Strained political relations between Russia and Ukraine successfully conceal the bitter economic truth beyond the eastern Schengen border. While the main focus is still pinned to the geopolitical dimension of the conflict in Eastern Ukraine, economic insecurity and uncertainty is looming large over the country of almost 45 million people. Ukraine’s output is falling, external deficit is exploding, private capital is fleeing, and the decline in GDP is twice as high as predicted by the IMF in April. Exactly at the time when financing is a matter of ‘life of death’ for Kiev, the costs of borrowing keep on soaring.
While the European Union seems to be preoccupied with sanctioning Russia and dealing with the “ethical” dimension of the conflict in Crimea, rather than facing the dire economic reality of its eastern neighbor, the IMF approved a loan of $17 billion already earlier in April this year. The ultimate goal of the loan was to avert default and stabilize the economy. Forward eight months and the Fund has predicted that the Ukrainian economy will need an additional €19 billion next year. The IMF naturally hoped that in the meantime, Russia-Ukraine tensions would ease, which would allow for more investment and lending. However, the situation has not changed for the better and thus only few financing opportunities have opened for Ukraine. The more difficult it is for Kiev to access external financing though, the more likely it is that the country will have to face a debt default.
Ukraine has naturally received also some macro-support from the EU, including in June the first tranche worth about half a billion euros and a few days ago the country obtained an additional €260 million. The EU financially supports mainly a program of reforms in the areas such as energy sector, financial sector, trade, taxation, and anti-corruption. Under the current circumstances and the EU-IMF’s support, it is very likely that Ukraine’s debt can be sustained only if the Fund further extends Ukraine’s conditional loan. Yet, if Ukraine does not pass the solvency test, it will be more difficult to qualify for IMF financial aid. In such a case, debt restructuring would normally be recommended but the overall uncertainty surrounding Ukraine makes things more complicated. Therefore, the IMF has suggested that the Ukrainian debt could be “re-profiled”. Under re-profiling, principal is preserved but the maturity of bonds would be extended. Kiev could then introduce reforms while receiving finance from the Fund, which would provide Ukraine with more time to pay off the debt without facing an imminent risk of a default.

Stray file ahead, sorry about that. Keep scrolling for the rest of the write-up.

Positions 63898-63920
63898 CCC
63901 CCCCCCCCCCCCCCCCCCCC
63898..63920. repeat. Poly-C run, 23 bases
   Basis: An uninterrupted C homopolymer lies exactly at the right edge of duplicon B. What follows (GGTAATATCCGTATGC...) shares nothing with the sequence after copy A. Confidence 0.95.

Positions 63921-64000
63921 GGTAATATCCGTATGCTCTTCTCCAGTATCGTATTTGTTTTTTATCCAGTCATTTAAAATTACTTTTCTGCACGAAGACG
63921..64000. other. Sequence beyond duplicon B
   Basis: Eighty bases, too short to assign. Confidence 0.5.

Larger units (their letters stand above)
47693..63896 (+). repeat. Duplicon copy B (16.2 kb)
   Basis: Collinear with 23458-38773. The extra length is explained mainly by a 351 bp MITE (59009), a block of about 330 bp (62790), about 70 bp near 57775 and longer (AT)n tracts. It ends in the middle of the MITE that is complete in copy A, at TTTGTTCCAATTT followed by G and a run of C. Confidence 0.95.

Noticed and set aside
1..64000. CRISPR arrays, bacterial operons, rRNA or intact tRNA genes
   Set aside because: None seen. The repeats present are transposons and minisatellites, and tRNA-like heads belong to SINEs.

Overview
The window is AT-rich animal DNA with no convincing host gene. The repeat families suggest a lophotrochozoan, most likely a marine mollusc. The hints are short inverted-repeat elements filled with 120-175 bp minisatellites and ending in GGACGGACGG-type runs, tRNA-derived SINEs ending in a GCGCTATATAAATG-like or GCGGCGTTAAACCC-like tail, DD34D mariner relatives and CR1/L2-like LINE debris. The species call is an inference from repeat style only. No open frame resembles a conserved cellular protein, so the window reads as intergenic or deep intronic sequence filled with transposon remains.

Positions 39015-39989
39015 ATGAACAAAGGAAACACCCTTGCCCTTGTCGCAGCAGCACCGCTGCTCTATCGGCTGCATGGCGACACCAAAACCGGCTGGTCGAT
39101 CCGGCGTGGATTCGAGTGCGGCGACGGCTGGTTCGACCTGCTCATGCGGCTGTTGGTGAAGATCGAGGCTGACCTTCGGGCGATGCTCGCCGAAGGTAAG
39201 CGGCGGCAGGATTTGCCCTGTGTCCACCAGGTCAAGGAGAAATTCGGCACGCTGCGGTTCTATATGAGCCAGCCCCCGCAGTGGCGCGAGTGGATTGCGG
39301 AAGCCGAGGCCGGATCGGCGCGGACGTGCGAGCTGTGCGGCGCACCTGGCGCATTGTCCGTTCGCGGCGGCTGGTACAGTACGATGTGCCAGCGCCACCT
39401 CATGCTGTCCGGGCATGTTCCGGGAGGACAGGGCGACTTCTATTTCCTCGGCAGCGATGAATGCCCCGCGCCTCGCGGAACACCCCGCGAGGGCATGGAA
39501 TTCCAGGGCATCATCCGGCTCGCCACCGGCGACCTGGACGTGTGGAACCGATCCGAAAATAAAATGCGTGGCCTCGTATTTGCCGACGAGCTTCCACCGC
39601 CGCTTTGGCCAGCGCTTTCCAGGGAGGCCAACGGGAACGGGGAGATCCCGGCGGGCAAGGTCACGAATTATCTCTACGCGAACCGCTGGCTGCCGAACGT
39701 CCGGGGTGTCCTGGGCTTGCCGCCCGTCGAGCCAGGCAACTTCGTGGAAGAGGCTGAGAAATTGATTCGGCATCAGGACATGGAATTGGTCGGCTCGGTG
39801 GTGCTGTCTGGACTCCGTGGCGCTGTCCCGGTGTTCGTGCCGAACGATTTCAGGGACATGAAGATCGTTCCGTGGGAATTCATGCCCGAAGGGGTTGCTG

Unfortunately, pouring money into the Ukrainian economy will not be enough. A truly strategic plan is needed to avert Ukraine’s economic disaster and investment must be at its core. Ukraine will only thrive when international investors come back but they are still reluctant, especially after the Standard & Poor’s report in September that Ukrainian banks are among the riskiest in the world. Yet, investment is paramount now, especially in infrastructure in eastern part of the country, where the conflict caused million-dollar damages and losses. Nevertheless, investors are slowly realizing that the country’s debt will be either restructured or “re-profiled” sooner rather than later. This is a good sign and foreign donors should consider debt relief and low-interest loans to further boost the nascent interest of investors in the country.
The focus of the reform financed by the IMF and EU money should generally shift towards boosting investment and well-targeted aid. Certainly, although other areas such as anti-corruption legislation and democratic change are under normal circumstances equally important, when the economy not functioning well, the money spent on these sectors will most likely be wasted. Greece has provided a lot of evidence that a slumbering economy can swiftly lead to social unrests and other malignant societal developments. Therefore, financial assistance to Ukraine should first and foremost focus on getting the economy back on track and only when it is stabilized, the West should help drive Ukraine’s social and democratic change.